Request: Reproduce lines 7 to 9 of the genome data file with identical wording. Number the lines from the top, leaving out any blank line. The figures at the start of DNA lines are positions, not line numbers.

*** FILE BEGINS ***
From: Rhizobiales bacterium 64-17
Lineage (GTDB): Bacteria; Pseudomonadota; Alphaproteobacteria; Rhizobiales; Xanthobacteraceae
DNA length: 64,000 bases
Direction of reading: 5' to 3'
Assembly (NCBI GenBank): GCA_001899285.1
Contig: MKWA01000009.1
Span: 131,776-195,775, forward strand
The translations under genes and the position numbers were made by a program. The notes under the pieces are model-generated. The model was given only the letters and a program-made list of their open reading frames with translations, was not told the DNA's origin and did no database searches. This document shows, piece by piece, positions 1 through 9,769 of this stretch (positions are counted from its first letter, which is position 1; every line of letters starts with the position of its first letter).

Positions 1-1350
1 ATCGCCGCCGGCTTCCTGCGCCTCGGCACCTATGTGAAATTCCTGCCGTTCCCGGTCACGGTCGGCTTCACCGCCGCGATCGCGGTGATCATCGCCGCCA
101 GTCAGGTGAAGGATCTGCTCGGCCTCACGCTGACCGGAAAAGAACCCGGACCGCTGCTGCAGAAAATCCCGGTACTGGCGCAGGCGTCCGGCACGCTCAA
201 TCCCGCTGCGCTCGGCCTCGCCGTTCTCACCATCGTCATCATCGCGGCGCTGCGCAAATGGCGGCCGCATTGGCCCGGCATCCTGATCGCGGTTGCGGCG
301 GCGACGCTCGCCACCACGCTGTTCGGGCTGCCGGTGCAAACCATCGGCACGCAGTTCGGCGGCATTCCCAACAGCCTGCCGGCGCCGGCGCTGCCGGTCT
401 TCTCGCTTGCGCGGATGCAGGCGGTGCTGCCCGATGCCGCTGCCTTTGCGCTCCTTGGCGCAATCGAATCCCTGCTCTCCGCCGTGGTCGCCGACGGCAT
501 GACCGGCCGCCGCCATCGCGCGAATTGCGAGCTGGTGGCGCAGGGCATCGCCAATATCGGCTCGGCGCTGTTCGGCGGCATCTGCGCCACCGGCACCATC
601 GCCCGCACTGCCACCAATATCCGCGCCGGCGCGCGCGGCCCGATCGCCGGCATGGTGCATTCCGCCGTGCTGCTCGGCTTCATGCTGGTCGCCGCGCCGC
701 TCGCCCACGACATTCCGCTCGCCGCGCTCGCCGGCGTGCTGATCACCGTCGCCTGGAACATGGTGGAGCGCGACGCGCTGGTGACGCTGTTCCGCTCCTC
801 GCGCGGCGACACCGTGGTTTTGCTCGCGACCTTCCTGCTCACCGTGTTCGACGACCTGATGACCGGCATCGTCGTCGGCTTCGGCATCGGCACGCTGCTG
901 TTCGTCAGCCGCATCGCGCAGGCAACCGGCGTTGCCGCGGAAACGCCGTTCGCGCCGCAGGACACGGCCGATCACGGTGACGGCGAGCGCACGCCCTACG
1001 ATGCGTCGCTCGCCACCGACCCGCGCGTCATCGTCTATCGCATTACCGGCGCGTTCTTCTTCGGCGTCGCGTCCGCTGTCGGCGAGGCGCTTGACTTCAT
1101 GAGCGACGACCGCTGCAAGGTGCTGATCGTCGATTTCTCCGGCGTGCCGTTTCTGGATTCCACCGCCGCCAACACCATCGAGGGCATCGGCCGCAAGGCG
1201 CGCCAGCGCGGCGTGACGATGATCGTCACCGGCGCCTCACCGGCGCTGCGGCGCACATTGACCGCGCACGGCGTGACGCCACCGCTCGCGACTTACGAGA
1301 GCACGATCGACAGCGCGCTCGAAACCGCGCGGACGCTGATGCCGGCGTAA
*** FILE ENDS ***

Span: 131,776-195,775, forward strand
The translations under genes and the position numbers were made by a program. The notes under the pieces are model-generated. The model was given only the letters and a program-made list of their open reading frames with translations, was not told the DNA's origin and did no database searches. This document shows, piece by piece, positions 1 through 9,769 of this stretch (positions are counted from its first letter, which is position 1; every line of letters starts with the position of its first letter).

Positions 1-1350